Amrit Dharohar Scheme: The International Union for the Conservation of Nature and Natural Resources (IUCN) defines wetlands as,
“submerged or water saturated lands, both natural and man-made, permanent or temporary with water that is static or flowing, fresh, brackish or salt, including areas of marine water the depth of which at low tide does not exceed 6m. “
Wetlands are often described as eco tones-transitional habitats situated between dry land and a water body.
Whether they were permanent rivers or enormous bodies of water, wetlands have always been locations for water sources. Then, they led to the growth of civilization. Wetlands are also among the world’s most productive ecosystems.
Wetlands are disappearing and degrading globally as a result of the fast economic and demographic increase. And, this has caused worry on a global scale.
Read more: Restoring urban wetlands for a brighter future
A study titled ‘Space-based observation of India Wetlands’ published by the Indian Space Research Organisation revealed that in the years 2017 and 2018, 1,342 wetlands with a combined area of 0.025 million hectares (Mha) disappeared. Over the course of a decade, natural coastal wetlands lost about 73,961 ha, out of this 116,897 ha are intertidal mudflats and 5647 ha are salt marshes. Additionally, 6,557 ha of natural inland waterlogged areas were lost. Intertidal mudflats lost 4.8% of their area, salt marshes 3.7%, and waterlogged areas 2.4%.
Chennai suffered from challenges with water security and a damaged environment as a result of the uncontrolled development that eliminated 90% of the city’s wetlands. Wetlands in Mumbai were lost by 71%, Ahmedabad by 57%, and Delhi by 38%. This happened primarily due to development and eutrophication from pollution. The government often focuses on the preservation and maintenance of the Ramsar site while disregarding lesser wetlands, which is the major reason for this.
Read more: India lost one-third of its natural wetlands in four decades, reveals study | Mumbai news – Hindustan Times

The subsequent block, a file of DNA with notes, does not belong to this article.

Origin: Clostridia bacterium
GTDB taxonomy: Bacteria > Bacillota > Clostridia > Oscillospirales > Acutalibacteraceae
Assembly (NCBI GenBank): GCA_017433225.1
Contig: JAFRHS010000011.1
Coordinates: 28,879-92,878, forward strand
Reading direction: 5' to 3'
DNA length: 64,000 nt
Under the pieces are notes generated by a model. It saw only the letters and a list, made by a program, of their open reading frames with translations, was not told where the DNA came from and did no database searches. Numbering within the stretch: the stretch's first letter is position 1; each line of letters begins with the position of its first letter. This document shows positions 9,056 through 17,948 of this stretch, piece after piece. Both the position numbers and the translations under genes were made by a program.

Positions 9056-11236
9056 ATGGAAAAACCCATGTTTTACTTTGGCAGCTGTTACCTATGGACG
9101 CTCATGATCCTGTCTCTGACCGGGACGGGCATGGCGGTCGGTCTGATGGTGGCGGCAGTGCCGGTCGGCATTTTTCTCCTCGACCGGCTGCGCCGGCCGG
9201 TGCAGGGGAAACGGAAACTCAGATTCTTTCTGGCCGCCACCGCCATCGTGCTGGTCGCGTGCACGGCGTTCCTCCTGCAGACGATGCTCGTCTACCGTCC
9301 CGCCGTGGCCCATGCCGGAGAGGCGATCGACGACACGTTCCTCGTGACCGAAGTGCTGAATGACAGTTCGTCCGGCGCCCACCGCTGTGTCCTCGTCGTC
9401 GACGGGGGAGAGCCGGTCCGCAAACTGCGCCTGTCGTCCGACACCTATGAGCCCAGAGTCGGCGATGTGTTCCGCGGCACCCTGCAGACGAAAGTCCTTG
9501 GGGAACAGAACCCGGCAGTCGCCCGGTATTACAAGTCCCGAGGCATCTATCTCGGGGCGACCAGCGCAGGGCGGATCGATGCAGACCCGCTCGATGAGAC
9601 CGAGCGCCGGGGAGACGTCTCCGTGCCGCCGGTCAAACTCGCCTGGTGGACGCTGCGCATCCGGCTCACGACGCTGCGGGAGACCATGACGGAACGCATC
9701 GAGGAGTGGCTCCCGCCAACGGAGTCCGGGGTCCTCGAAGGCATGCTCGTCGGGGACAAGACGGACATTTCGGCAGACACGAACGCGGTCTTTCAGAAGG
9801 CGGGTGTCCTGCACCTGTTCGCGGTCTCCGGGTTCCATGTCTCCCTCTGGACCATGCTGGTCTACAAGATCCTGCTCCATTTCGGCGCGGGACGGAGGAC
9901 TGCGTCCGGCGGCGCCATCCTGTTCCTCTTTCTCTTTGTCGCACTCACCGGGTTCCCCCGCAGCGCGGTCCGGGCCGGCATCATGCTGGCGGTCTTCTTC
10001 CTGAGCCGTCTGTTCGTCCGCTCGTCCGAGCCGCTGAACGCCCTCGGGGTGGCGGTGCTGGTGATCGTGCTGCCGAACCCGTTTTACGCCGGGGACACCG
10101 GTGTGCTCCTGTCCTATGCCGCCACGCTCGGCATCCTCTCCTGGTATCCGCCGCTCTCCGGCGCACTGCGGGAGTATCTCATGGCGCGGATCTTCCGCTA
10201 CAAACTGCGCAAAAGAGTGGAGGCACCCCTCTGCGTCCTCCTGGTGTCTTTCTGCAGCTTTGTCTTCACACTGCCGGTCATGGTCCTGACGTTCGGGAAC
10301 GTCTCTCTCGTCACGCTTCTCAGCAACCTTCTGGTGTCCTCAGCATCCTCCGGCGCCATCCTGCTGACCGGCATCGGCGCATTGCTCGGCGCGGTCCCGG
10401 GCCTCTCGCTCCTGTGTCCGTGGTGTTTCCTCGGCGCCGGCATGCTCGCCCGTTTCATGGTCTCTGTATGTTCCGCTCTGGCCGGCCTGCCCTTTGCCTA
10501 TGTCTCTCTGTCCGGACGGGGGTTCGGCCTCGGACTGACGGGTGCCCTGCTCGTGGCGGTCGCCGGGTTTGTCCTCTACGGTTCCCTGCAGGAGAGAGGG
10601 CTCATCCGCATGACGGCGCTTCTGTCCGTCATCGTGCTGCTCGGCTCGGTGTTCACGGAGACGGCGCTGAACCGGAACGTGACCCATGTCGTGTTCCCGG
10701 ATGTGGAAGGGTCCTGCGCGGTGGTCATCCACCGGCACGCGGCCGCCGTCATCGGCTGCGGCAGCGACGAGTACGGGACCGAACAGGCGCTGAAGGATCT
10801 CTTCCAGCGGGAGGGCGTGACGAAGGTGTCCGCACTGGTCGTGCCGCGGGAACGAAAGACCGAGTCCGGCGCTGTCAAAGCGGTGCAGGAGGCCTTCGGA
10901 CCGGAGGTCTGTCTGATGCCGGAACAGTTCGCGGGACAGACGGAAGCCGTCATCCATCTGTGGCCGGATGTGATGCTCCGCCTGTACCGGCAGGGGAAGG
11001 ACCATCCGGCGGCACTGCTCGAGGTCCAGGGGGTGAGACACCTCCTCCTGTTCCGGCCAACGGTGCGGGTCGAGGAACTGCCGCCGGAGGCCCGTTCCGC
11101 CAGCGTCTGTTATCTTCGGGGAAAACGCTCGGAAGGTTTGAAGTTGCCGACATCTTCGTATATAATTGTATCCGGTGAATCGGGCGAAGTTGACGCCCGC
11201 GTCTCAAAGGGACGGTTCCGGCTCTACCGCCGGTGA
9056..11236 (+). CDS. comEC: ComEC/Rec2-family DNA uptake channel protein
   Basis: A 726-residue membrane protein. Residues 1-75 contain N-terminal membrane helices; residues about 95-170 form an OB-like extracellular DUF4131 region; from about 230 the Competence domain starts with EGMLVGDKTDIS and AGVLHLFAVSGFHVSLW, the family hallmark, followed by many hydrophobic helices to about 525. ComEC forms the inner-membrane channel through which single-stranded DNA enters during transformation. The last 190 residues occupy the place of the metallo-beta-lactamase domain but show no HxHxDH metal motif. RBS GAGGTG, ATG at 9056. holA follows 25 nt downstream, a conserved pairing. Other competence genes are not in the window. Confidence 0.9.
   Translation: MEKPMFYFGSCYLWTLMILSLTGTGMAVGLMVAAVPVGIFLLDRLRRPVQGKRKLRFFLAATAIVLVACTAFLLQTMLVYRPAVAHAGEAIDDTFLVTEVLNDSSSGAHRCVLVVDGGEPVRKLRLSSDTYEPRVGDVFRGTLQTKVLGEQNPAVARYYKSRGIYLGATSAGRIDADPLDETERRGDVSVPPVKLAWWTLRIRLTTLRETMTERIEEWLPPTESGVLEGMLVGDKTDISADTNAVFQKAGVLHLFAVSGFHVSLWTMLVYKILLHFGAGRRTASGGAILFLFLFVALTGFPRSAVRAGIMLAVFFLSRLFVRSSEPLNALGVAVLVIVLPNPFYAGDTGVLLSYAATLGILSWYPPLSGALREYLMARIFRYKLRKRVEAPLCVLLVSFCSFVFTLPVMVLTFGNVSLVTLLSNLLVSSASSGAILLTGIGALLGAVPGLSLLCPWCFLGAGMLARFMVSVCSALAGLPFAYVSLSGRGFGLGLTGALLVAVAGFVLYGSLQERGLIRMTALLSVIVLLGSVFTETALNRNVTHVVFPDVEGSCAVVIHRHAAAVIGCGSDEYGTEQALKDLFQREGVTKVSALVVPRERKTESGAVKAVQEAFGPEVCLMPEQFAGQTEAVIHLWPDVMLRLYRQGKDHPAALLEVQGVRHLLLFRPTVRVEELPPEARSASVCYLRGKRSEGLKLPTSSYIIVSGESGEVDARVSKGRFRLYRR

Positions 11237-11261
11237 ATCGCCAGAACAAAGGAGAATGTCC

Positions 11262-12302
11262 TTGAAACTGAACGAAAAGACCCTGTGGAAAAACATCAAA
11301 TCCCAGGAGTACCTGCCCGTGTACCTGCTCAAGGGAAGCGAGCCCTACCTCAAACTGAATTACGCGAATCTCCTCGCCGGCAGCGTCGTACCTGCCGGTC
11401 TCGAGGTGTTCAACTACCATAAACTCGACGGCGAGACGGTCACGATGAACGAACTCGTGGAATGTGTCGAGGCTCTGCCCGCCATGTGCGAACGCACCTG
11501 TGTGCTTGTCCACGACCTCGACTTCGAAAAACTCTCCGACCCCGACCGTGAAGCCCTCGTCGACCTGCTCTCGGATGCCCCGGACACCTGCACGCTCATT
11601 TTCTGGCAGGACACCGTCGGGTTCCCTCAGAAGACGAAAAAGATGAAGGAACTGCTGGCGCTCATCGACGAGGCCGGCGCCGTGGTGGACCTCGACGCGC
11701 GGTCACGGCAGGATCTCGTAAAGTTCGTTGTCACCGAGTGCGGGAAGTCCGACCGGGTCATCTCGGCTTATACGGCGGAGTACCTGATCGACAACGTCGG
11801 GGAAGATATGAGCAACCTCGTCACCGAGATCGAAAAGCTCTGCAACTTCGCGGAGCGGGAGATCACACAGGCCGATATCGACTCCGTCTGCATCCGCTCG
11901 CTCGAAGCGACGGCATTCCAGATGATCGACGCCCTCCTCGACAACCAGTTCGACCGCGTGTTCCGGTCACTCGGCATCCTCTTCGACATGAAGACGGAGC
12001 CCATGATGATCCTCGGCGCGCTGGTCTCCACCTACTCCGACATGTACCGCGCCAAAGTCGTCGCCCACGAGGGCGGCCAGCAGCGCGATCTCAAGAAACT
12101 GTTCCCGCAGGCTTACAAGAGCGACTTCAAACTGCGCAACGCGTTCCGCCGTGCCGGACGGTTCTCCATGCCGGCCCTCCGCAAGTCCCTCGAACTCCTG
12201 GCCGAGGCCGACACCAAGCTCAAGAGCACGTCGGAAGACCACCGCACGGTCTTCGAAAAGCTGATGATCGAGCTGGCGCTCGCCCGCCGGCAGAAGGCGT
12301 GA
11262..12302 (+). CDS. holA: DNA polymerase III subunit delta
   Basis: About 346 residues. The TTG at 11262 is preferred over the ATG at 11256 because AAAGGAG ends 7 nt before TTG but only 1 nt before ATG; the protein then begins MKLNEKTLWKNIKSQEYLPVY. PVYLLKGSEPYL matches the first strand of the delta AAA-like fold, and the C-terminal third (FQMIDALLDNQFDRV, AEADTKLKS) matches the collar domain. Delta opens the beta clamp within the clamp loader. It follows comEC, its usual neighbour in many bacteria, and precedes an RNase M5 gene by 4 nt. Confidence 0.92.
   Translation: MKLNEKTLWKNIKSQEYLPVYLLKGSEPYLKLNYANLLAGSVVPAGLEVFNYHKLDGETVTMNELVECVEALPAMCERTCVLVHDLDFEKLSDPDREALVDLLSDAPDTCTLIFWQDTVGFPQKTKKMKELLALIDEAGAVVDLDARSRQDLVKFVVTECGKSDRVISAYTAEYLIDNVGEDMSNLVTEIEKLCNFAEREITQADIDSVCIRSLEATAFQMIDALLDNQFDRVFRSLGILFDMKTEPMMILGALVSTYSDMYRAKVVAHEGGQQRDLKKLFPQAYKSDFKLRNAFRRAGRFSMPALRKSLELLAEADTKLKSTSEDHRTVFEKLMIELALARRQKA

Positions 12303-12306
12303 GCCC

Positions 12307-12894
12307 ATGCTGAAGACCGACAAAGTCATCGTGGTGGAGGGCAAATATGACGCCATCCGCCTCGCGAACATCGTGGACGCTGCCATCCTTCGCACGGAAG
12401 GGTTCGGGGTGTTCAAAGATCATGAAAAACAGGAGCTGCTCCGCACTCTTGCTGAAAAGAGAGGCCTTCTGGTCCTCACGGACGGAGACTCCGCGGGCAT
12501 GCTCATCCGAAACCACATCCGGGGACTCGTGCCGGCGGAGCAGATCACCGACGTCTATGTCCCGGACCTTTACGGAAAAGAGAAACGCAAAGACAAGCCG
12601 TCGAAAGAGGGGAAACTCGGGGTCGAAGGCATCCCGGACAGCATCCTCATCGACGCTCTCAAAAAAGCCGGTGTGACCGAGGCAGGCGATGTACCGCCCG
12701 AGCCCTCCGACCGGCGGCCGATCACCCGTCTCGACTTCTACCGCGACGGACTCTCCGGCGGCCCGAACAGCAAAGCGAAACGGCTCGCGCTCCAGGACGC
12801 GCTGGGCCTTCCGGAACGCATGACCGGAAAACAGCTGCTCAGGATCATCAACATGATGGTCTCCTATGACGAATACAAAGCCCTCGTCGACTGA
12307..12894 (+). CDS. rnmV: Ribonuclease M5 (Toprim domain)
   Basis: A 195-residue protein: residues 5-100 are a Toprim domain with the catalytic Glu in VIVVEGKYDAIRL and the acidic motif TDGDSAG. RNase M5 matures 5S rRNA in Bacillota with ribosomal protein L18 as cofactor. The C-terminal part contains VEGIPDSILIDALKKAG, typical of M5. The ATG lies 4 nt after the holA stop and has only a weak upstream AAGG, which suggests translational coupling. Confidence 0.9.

According to Wetlands International South Asia, in the past three decades, over 30% of India’s natural wetlands have disappeared. Primarily as a result of illegal building, unsustainable urbanization, agricultural development, and pollution. Additionally, according to experts, uncontrolled garbage dumping and persistent disdain for natural recharge systems like ponds, marshes, and tanks are to be blamed for floods in metropolitan areas.
Recent steps by the government
In August 2022 India added 11 more wetlands to the list of Ramsar sites to make a total of 75 Ramsar sites covering an area of 13,26,677 ha in the country.
Read more: India adds 11 more wetlands to the list of Ramsar Sites
The 11 new sites include Four (4) sites in Tamil Nadu, Three (3) in Odisha, Two (2) in Jammu & Kashmir, and One (1) each in Madhya Pradesh and Maharashtra.
Designation of these sites would help in the conservation and management of wetlands and the wise use of their resources.
Recently on 1st February 2023, the Union Minister for Finance and Corporate Affairs in her Union Budget 2023-24 speech highlighted the importance of local communities in conserving the wetlands ecosystems. Then, they announced the Amrit Dharohar scheme which will promote their unique conservation values. This scheme will be implemented over the next three years to encourage the optimal use of wetlands. Furthermore, enhance biodiversity, carbon stock, eco-tourism opportunities, and income generation for local communities.
- Wetlands of Jammu and Kashmir
- Sopore’s Hygam wetland is dying
- How are ‘Ramsar sites important to conserving wetlands?
- Explained: What are Wetlands and Why are they important?
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